The inventor has proposed a solution to this problem in which the chain may be tightened in partial link increments instead of full link increments. The invention uses the principle that the length of the chain that is used up depends on the angle of the slot in the hook and interference between the chain and the body of the hook. The slot may be taken to lie in a plane. Over small angles, the closer a perpendicular to this plane is to being parallel to the direction of tightening, the less the amount of chain required to reach into the slot. Hence the invention provides a hook that is asymmetrical (the attachment end is offset from the hook end) so that when the chain enters the hook from one side it requires less length of chain than when it enters the other side. By appropriate choice of the amount of offset or asymmetry, the change in length required can be set to part of a chain link, preferably half a link.

While the invention has been described for use with a chain and load binder, it should be observed that the hook has utility to link anything that may be attached to the hook on one end with a chain on the other end.

BRIEF DESCRIPTION OF THE DRAWINGS

There will now be described a preferred embodiment of the invention, with reference to the drawings, by way of illustration, in which like numerals denote like in which:

FIG. 1 is a side view of a prior art load binder;

FIG. 2 is a perspective view of a hook according to the invention;

FIG. 3 is a side view of the hook of FIG. 2;

FIG. 4 is an end view of the hook of FIG. 2;

FIG. 5 is a perspective view of a further embodiment of a hook according to the invention;

FIG. 6 is a perspective view of a further embodiment of a hook according to the invention;

FIG. 7 is a perspective view of a further embodiment of a to the invention;

FIG. 8 is a perspective view of a further embodiment of a hook according to the invention;

FIG. 9 is a side view of a hook according to the invention attached to a chain in one way showing a longer length of the L between a specific link in the chain and the attachment point of the hook; and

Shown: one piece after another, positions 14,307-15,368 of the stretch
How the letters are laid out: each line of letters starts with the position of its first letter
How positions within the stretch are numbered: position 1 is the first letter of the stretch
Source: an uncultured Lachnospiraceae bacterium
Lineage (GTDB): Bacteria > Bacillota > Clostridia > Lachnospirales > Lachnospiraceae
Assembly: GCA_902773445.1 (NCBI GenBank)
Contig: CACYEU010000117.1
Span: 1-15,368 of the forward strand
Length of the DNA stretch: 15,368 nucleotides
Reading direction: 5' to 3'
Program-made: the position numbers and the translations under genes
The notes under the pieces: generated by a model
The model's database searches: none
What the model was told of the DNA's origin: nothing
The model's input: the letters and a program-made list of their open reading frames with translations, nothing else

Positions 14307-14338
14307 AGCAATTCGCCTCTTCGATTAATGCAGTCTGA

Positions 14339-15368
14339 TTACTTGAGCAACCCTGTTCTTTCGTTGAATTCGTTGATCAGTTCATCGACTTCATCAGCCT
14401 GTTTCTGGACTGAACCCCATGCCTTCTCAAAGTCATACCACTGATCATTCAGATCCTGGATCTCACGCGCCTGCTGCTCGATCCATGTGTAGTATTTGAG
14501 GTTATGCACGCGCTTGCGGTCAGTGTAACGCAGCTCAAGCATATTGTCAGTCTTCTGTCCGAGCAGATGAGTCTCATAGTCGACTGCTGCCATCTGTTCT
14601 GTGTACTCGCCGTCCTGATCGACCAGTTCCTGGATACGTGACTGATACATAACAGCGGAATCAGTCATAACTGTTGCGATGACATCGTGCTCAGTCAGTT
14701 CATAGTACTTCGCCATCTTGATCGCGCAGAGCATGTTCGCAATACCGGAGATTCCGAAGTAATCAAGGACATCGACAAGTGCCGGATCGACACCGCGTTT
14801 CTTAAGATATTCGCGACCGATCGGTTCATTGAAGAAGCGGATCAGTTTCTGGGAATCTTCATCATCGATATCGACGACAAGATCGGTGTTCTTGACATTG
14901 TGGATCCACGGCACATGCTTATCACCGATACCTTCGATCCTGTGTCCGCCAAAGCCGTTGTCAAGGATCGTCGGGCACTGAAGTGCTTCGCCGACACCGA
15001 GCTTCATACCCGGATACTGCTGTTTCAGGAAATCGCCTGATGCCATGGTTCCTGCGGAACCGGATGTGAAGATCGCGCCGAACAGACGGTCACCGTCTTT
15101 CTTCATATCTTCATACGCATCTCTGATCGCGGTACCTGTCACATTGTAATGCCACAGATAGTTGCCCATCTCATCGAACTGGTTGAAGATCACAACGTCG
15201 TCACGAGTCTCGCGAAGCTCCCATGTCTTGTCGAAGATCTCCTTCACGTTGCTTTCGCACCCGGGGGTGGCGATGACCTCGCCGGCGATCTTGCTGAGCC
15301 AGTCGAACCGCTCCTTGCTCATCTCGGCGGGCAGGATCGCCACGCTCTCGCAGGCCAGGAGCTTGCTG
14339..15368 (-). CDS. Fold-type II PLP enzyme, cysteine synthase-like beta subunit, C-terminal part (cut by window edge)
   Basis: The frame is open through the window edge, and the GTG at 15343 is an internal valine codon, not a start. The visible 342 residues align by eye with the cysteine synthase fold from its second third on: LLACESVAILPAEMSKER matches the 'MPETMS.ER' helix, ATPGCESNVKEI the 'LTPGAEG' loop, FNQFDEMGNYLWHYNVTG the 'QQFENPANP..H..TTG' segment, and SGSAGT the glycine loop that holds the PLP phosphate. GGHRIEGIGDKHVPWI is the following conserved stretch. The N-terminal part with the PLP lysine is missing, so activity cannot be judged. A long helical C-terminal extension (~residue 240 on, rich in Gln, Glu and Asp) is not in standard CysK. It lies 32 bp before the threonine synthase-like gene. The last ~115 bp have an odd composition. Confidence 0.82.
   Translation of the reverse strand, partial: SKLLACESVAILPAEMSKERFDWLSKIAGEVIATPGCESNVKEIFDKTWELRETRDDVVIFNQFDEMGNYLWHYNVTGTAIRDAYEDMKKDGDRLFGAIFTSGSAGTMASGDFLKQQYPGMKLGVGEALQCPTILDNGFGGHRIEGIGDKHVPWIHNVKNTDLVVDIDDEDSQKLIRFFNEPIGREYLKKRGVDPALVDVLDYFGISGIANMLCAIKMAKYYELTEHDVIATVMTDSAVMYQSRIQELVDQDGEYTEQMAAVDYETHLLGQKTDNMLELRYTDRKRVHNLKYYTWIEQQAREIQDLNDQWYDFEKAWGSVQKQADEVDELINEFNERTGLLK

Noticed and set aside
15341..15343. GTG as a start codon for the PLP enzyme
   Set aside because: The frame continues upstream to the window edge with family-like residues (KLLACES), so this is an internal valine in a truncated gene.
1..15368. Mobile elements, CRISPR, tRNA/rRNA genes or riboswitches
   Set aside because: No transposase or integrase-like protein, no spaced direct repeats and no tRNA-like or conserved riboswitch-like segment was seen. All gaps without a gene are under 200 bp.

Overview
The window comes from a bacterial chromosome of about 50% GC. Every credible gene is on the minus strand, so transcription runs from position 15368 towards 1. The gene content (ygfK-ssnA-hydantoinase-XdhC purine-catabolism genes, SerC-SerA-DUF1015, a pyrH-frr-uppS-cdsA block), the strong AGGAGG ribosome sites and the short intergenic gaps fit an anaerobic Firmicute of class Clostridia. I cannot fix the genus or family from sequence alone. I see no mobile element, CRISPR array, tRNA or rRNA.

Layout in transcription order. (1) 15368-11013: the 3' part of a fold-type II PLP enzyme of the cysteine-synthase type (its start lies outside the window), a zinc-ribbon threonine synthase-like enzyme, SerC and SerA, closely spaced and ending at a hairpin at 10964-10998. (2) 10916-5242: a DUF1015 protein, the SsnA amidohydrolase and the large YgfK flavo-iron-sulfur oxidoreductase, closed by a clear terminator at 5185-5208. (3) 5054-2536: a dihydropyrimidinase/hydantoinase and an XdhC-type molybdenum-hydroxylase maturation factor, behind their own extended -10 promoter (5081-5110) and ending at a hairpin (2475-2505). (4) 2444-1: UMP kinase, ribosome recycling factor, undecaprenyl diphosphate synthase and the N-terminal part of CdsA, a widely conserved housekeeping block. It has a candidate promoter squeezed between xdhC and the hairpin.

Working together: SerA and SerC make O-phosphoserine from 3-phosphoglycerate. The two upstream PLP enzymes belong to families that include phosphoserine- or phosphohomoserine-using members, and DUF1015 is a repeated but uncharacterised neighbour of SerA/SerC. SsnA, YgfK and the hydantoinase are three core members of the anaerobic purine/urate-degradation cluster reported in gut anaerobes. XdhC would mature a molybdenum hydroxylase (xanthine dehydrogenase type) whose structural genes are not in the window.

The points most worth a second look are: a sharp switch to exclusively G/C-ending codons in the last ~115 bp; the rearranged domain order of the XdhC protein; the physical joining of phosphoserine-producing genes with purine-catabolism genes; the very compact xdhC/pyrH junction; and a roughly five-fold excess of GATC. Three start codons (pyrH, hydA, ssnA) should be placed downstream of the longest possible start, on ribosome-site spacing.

FIG. 10 is a s view of the hook of FIG. 9 attached to a chain in another way showing a shorter length of the distance L.

DETAILED DESCRIPTION OF PREFERRED EMBODIMENTS

Referring to FIGS. 2, 3 and 4 there is shown a grab hook 10 according to the invention. The hook 10 has an attachment end 12 and a hook end 14. The attachment end 12 is of the clevis type, which is readily attachable or detachable to another chain or like member by inserting or removing pin 18 from the eyes 19. The hook end 14 defines a plane A which is in the plane of the sheet of the drawing in FIG. 3 and perpendicular to the sheet as shown in FIG. 4. The hook end 14 includes a slot 16 that is in the plane of the hook. The plane of the hook end 14 may be considered to be defined by the slot 16. The longitudinal axis of the slot lies in the plane A (see FIG. 4) and the lateral dimension of the slot also lies in the plane A (see FIG. 3). As clearly shown in FIG. 4, the attachment end 12 is offset from the plane A of the hook.

A further embodiment of the invention is shown in FIG. 5. The hook 50 includes a hook end 54 and an attachment end 52. The hook end 54 defines a plane in which lies a slot 56. The attachment end 52 lies outside of the plane of the hook. The shank 57 of the hook is formed in this case with a single curve. Other configurations of the shank may be used to obtain the desired offset. However, the double curve shown in FIGS. 2, 3 and 4 is preferred. Use of a single curve over the double curve is not preferred because high bending stresses require the shank to be thicker near the curve, which complicates the manufacture of the hook.

FIG. 6 shows a further hook 60 having an eyelet type attachment end 62 and a hook end 64 in which lies a slot 66 defining a plane. The attachment end 62 lies outside of the plane of the hook end 64. FIG. 7 shows a similar hook 70 to that of FIG. 6 with attachment end 72 and hook end 74, but the hook shows a different configuration of the shank. FIG. 8 also shows a hook 80 having an eyelet type attachment end 82 and a hook end 84 in which lies a slot 86 defining a plane. The eyelet is more or less perpendicular to the plane of the hook end. The attachment end lies out of the plane of the hook end.